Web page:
Earl Sweatshirt | I Don’t Like Shit, I Don’t Go Outside
A dark, brooding album of horrorcore-influenced rap that continues Sweatshirt’s great discography.
Read my full review here.
11. (honorable mention) Leon Bridges | Coming Home
In the words of Jay-Z: “Sounds so soulful, don’t you agree?”
Read my full review here.
10. Natalie Prass | Natalie Prass
Much has been said about the lush arrangements of Natalie Prass’s self-titled debut, but my favorite aspect of the record is her voice. It’s distinctive, but not in a Mariah Carey way or an Ariana Grande way. It’s fragile and dejected; sometimes funny, sometimes despondent. It can be light and flitting, like a hummingbird or a butterfly, making Prass sound like a Disney princess (especially on “It Is You”). She’s charismatic, and she overshadows the production on this record. That’s saying something, considering it’s one of the most beautiful albums of the year.
The build-and-release song structure is tried and true, and that avenue of songwriting is very prominent on Natalie Prass. The album’s highlights, “My Baby Don’t Understand Me” and “Violently” start off very quiet. Muted horns, soft woodwinds and the odd string or two are layered underneath Prass’s low singing. The tunes gradually build and build until they burst in an explosion of orchestral color. Saxophones, violas, string basses, and everything in between come together to create a chamber pop dream of folk and country music. Prass’s debut has me wondering where she might go from here.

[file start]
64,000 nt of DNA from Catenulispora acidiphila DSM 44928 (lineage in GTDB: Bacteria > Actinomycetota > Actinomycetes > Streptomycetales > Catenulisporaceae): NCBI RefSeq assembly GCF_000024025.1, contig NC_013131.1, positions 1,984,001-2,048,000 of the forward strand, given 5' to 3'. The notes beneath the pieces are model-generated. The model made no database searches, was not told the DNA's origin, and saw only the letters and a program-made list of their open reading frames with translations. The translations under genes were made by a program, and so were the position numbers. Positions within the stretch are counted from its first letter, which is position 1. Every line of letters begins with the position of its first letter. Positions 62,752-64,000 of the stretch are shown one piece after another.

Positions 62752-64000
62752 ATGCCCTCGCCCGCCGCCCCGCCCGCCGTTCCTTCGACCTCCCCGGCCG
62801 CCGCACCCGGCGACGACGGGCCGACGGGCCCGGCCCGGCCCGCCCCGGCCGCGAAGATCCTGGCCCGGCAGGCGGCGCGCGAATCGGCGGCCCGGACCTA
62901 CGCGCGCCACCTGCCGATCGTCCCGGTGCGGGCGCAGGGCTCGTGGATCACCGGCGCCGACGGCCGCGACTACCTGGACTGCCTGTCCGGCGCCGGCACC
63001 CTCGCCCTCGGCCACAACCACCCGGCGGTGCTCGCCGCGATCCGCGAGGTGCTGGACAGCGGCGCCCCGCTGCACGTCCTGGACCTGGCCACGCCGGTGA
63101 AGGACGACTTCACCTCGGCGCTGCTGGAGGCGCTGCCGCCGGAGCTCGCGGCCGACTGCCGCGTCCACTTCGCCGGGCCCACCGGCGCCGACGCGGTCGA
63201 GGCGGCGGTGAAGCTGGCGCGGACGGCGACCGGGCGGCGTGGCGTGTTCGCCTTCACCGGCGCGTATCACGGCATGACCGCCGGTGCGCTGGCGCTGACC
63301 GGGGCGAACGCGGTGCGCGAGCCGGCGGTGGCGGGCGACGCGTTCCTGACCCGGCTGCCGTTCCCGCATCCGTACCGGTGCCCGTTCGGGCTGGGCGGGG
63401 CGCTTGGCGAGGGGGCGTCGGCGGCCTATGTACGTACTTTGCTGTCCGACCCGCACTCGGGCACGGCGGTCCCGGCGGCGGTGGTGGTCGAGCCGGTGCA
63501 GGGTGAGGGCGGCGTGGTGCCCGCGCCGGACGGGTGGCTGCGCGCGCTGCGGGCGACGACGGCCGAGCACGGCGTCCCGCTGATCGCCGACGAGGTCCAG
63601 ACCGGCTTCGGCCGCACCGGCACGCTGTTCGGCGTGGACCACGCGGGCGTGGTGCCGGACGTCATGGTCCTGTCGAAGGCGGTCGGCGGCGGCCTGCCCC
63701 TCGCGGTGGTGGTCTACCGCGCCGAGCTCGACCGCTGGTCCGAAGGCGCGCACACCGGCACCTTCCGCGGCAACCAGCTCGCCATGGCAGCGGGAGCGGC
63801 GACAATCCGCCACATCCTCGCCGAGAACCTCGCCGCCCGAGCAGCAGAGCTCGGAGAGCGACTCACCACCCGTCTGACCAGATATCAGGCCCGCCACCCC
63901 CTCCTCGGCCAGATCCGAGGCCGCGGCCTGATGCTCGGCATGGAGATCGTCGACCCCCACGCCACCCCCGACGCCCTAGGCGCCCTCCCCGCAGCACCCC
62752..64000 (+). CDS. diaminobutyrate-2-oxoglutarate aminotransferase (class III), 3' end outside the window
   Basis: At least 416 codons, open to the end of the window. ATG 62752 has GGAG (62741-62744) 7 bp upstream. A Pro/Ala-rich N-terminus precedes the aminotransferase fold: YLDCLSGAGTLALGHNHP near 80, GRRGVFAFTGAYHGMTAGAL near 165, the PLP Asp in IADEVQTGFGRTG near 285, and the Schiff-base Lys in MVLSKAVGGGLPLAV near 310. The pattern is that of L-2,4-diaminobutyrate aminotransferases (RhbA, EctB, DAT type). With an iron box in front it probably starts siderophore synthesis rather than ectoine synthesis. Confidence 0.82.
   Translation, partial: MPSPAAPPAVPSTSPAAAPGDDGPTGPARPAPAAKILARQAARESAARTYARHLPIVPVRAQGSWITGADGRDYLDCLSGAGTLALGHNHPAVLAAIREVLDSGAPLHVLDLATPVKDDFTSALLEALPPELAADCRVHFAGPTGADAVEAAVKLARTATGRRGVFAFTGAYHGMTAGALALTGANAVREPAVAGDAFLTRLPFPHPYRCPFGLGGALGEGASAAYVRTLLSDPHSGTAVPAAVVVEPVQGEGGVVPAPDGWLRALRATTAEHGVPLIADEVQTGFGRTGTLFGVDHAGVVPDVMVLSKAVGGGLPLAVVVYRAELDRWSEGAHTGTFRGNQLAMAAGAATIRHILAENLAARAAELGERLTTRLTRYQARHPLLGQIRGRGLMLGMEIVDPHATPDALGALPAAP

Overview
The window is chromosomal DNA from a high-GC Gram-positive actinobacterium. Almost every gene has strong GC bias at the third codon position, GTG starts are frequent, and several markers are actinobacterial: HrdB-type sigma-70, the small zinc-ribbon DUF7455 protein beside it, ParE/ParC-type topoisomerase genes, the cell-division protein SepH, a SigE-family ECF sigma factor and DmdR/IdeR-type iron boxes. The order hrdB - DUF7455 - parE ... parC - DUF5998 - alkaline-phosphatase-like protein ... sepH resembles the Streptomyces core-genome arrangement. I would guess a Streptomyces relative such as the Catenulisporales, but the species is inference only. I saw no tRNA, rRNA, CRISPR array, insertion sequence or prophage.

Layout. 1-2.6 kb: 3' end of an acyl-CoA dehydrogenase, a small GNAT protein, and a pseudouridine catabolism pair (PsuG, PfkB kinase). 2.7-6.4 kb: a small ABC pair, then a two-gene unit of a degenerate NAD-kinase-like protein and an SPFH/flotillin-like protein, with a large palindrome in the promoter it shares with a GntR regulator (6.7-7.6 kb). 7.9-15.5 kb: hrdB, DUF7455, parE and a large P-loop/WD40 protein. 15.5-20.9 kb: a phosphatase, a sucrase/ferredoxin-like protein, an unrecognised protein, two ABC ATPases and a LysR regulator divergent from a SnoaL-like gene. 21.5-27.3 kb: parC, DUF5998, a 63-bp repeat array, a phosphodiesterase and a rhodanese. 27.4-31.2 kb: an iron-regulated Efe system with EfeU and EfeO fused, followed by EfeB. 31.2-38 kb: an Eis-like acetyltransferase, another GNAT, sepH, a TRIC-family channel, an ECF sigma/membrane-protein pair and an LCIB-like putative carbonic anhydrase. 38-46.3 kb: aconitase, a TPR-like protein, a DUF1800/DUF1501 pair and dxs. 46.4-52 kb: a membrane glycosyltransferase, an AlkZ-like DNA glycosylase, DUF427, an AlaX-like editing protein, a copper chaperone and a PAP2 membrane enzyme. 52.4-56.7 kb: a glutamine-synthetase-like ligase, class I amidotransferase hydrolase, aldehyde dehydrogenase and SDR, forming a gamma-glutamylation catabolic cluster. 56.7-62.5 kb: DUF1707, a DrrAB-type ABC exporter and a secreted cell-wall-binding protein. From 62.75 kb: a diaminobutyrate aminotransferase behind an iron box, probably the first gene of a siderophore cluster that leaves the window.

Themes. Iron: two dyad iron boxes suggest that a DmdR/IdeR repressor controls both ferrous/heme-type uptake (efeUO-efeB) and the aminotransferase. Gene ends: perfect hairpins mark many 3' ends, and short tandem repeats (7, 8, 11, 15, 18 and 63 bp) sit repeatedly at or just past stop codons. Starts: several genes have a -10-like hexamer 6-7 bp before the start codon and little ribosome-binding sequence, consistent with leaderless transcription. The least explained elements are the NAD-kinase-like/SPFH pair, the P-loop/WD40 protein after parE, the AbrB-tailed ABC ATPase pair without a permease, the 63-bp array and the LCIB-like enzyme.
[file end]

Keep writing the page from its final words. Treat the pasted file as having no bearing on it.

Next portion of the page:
9. Tame Impala | Currents
Kevin Parker, the mastermind behind Tame Impala’s two phenomenal psychedelic rock albums (Innerspeaker and Lonerism), decided to make a pop album this time around. And he hit a home run. Simply put, Currents is one of the biggest aural treats we’ve gotten in 2015. Parker’s mastery of music production combined with his improved singing and songwriting made this an emotional and pretty record. While the record isn’t perfect, the songs that do make an impact are some the best we’ve heard from Tame Impala.
“Cause I’m A Man” is a straight-up psychedelic disco epic, a massive-sounding song that contains warm synthesizers and clever, sad lyrics about why he can’t figure his life out. “Eventually” ingeniously alternates between hard-hitting, distorted guitar riffs and light, 80s-inspired synth melodies. Best of all is “The Less I Know The Better”, an emotionally devastating Michael Jackson tribute with the best melodies Tame Impala has ever created. All of these songs have incredibly catchy and groovy basslines; the bass might be Parker’s biggest strength. His greatness has never been more evident.